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Items: 1 to 20 of 100

1.

Environmental exposures during windows of susceptibility for breast cancer: a framework for prevention research.

Terry MB, Michels KB, Brody JG, Byrne C, Chen S, Jerry DJ, Malecki KMC, Martin MB, Miller RL, Neuhausen SL, Silk K, Trentham-Dietz A; Breast Cancer and the Environment Research Program (BCERP).

Breast Cancer Res. 2019 Aug 20;21(1):96. doi: 10.1186/s13058-019-1168-2. Review.

2.

Environmental chemicals and breast cancer: An updated review of epidemiological literature informed by biological mechanisms.

Rodgers KM, Udesky JO, Rudel RA, Brody JG.

Environ Res. 2018 Jan;160:152-182. doi: 10.1016/j.envres.2017.08.045. Epub 2017 Oct 6. Review.

3.

The Non-coding Mammary Carcinoma Susceptibility Locus, Mcs5c, Regulates Pappa Expression via Age-Specific Chromatin Folding and Allele-Dependent DNA Methylation.

Henning AN, Haag JD, Smits BM, Gould MN.

PLoS Genet. 2016 Aug 18;12(8):e1006261. doi: 10.1371/journal.pgen.1006261. eCollection 2016 Aug.

4.

Advancing research on endocrine disrupting chemicals in breast cancer: Expert panel recommendations.

Teitelbaum SL, Belpoggi F, Reinlib L.

Reprod Toxicol. 2015 Jul;54:141-7. doi: 10.1016/j.reprotox.2014.12.015. Epub 2014 Dec 27. Review.

5.

Endocrine-disrupting compounds and mammary gland development: early exposure and later life consequences.

Fenton SE.

Endocrinology. 2006 Jun;147(6 Suppl):S18-24. Epub 2006 May 11. Review.

PMID:
16690811
6.

The Mouse Mammary Gland: a Tool to Inform Adolescents About Environmental Causes of Breast Cancer.

Vandenberg LN, Kolla S, LaPlante CD, Jerry DJ.

J Cancer Educ. 2019 Jun 21. doi: 10.1007/s13187-019-01563-w. [Epub ahead of print]

PMID:
31227995
7.

Evaluating chemical effects on mammary gland development: A critical need in disease prevention.

Osborne G, Rudel R, Schwarzman M.

Reprod Toxicol. 2015 Jul;54:148-55. doi: 10.1016/j.reprotox.2014.07.077. Epub 2014 Aug 1.

8.

Endocrine-active chemicals in mammary cancer causation and prevention.

Jenkins S, Betancourt AM, Wang J, Lamartiniere CA.

J Steroid Biochem Mol Biol. 2012 Apr;129(3-5):191-200. doi: 10.1016/j.jsbmb.2011.06.003. Epub 2011 Jun 23. Review.

PMID:
21729753
9.

Environmental pollutants, diet, physical activity, body size, and breast cancer: where do we stand in research to identify opportunities for prevention?

Brody JG, Rudel RA, Michels KB, Moysich KB, Bernstein L, Attfield KR, Gray S.

Cancer. 2007 Jun 15;109(12 Suppl):2627-34. Review.

10.

Chemicals of emerging concern in the Great Lakes Basin: an analysis of environmental exposures.

Klecka G, Persoon C, Currie R.

Rev Environ Contam Toxicol. 2010;207:1-93. doi: 10.1007/978-1-4419-6406-9_1. Review.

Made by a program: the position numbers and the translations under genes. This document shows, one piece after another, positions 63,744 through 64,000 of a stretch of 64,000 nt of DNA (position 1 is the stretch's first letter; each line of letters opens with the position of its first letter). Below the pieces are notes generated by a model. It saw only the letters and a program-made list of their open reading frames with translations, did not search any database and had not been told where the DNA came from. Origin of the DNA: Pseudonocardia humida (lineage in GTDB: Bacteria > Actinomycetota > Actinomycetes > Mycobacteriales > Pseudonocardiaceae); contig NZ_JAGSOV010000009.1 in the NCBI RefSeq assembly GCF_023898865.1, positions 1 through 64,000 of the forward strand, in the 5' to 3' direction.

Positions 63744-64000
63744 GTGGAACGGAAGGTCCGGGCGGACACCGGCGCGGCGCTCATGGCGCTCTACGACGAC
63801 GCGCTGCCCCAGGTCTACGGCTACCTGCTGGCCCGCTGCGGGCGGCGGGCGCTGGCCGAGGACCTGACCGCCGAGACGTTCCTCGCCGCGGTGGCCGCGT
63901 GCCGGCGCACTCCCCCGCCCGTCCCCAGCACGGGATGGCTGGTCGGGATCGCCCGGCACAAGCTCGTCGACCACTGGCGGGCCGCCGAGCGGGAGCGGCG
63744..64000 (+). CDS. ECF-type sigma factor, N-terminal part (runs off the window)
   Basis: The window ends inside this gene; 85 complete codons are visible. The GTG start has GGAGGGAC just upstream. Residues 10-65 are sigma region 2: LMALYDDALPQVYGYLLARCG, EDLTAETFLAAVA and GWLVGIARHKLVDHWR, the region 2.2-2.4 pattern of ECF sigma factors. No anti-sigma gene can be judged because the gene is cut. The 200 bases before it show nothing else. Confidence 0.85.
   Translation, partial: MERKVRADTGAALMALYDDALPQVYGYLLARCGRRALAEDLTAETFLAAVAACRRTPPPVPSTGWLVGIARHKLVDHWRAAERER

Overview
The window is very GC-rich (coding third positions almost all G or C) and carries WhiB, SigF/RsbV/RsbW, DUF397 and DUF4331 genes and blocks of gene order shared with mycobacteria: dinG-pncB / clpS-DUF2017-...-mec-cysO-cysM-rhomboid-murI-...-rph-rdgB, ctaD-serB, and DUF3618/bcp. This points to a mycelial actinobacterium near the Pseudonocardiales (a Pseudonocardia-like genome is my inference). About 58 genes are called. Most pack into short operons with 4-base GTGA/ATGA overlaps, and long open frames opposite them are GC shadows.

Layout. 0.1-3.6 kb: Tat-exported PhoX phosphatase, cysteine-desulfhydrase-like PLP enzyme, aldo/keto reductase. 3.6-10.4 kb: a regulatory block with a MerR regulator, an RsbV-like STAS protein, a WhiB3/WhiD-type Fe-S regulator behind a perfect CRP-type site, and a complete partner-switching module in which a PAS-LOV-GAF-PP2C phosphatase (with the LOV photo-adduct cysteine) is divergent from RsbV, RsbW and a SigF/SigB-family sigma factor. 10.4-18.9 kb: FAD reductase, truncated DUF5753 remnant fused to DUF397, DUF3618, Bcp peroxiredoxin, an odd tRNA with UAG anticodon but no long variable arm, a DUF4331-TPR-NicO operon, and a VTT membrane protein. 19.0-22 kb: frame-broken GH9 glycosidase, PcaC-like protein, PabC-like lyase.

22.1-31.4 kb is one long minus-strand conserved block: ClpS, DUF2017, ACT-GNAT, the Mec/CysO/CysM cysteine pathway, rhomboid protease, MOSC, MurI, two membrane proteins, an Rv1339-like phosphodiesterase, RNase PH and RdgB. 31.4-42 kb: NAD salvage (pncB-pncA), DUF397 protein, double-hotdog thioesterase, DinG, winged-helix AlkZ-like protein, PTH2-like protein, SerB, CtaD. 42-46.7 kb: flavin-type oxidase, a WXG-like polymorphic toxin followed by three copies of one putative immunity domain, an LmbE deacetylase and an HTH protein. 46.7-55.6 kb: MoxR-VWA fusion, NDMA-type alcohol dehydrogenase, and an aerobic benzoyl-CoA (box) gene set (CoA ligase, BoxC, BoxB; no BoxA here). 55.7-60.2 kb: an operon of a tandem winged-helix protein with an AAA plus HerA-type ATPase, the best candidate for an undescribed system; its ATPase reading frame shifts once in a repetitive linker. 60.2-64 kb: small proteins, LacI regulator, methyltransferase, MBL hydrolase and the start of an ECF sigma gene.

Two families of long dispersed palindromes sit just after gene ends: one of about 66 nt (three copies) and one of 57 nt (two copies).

PMID:
20652664
11.

Developmental exposure to endocrine-disrupting chemicals programs for reproductive tract alterations and obesity later in life.

Newbold RR.

Am J Clin Nutr. 2011 Dec;94(6 Suppl):1939S-1942S. doi: 10.3945/ajcn.110.001057. Epub 2011 Nov 16.

12.

The epidemiologic evidence linking prenatal and postnatal exposure to endocrine disrupting chemicals with male reproductive disorders: a systematic review and meta-analysis.

Bonde JP, Flachs EM, Rimborg S, Glazer CH, Giwercman A, Ramlau-Hansen CH, Hougaard KS, Høyer BB, Hærvig KK, Petersen SB, Rylander L, Specht IO, Toft G, Bräuner EV.

Hum Reprod Update. 2016 Dec;23(1):104-125. Epub 2016 Sep 21. Review.

13.

Environmental pollutants and breast cancer.

Brody JG, Rudel RA.

Environ Health Perspect. 2003 Jun;111(8):1007-19. Review.

14.

Epidemiologic evidence of relationships between reproductive and child health outcomes and environmental chemical contaminants.

Wigle DT, Arbuckle TE, Turner MC, Bérubé A, Yang Q, Liu S, Krewski D.

J Toxicol Environ Health B Crit Rev. 2008 May;11(5-6):373-517. doi: 10.1080/10937400801921320. Review.

PMID:
18470797
15.

Phthalate and bisphenol A exposure during in utero windows of susceptibility in relation to reproductive hormones and pubertal development in girls.

Watkins DJ, Sánchez BN, Téllez-Rojo MM, Lee JM, Mercado-García A, Blank-Goldenberg C, Peterson KE, Meeker JD.

Environ Res. 2017 Nov;159:143-151. doi: 10.1016/j.envres.2017.07.051. Epub 2017 Aug 8.

16.

Endocrine disruption of the epigenome: a breast cancer link.

Knower KC, To SQ, Leung YK, Ho SM, Clyne CD.

Endocr Relat Cancer. 2014 Mar 12;21(2):T33-55. doi: 10.1530/ERC-13-0513. Print 2014 Apr. Review.

17.

Occupation and occupational exposure to endocrine disrupting chemicals in male breast cancer: a case-control study in Europe.

Villeneuve S, Cyr D, Lynge E, Orsi L, Sabroe S, Merletti F, Gorini G, Morales-Suarez-Varela M, Ahrens W, Baumgardt-Elms C, Kaerlev L, Eriksson M, Hardell L, Févotte J, Guénel P.

Occup Environ Med. 2010 Dec;67(12):837-44. doi: 10.1136/oem.2009.052175. Epub 2010 Aug 25.

18.

Developmental exposure to endocrine disrupting chemicals alters the epigenome: Identification of reprogrammed targets.

Prusinski L, Al-Hendy A, Yang Q.

Gynecol Obstet Res. 2016 Jul;3(1):1-6. Epub 2016 May 3.

19.

Timing of Environmental Exposures as a Critical Element in Breast Cancer Risk.

Fenton SE, Birnbaum LS.

J Clin Endocrinol Metab. 2015 Sep;100(9):3245-50. doi: 10.1210/jc.2015-2848. Epub 2015 Jul 27. Review.

20.

Breast cancer and environmental risk factors: epidemiological and experimental findings.

Wolff MS, Collman GW, Barrett JC, Huff J.

Annu Rev Pharmacol Toxicol. 1996;36:573-96. Review.

PMID:
8725402

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